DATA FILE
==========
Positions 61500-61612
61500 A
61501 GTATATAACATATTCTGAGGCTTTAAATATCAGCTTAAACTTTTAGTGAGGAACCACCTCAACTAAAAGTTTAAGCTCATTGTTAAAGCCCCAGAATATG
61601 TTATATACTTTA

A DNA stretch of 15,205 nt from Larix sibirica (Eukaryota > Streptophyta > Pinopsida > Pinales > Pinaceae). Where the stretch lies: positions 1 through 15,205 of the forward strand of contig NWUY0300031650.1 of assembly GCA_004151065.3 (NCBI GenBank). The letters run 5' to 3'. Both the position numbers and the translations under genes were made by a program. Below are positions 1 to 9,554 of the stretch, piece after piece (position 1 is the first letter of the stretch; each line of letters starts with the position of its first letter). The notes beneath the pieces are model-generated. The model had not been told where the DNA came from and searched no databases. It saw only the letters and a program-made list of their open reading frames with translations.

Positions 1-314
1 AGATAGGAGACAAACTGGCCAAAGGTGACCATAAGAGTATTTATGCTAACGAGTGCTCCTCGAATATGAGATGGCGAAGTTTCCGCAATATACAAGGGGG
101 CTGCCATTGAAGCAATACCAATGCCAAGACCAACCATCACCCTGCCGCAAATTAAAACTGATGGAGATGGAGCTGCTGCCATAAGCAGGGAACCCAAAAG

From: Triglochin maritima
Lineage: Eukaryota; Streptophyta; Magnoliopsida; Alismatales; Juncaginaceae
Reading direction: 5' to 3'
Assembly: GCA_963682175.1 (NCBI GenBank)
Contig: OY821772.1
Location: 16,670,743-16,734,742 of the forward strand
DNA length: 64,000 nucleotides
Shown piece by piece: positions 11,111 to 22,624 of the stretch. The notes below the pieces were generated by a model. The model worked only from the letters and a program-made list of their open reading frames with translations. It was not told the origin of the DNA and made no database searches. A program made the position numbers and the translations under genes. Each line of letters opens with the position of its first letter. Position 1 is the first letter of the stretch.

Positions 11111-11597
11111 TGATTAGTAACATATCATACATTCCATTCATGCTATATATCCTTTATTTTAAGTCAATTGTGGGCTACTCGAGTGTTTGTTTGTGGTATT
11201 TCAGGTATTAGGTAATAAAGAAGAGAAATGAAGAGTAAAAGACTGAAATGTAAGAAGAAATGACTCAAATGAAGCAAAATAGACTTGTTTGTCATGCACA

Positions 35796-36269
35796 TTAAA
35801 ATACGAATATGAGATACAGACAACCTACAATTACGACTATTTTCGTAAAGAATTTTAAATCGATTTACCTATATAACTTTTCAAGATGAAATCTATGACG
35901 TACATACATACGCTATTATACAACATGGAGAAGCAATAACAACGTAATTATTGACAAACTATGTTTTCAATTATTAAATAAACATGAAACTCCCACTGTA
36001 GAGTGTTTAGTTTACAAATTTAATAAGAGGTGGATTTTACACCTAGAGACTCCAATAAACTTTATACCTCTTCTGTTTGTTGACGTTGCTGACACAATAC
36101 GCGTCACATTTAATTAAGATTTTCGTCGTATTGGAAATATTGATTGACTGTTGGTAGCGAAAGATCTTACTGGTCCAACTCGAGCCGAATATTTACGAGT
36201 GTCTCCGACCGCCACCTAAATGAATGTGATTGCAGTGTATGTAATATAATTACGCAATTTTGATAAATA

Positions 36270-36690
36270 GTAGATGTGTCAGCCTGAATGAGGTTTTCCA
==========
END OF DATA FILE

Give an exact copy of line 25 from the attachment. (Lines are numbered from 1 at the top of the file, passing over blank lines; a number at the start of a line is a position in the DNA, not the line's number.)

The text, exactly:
36101 GCGTCACATTTAATTAAGATTTTCGTCGTATTGGAAATATTGATTGACTGTTGGTAGCGAAAGATCTTACTGGTCCAACTCGAGCCGAATATTTACGAGT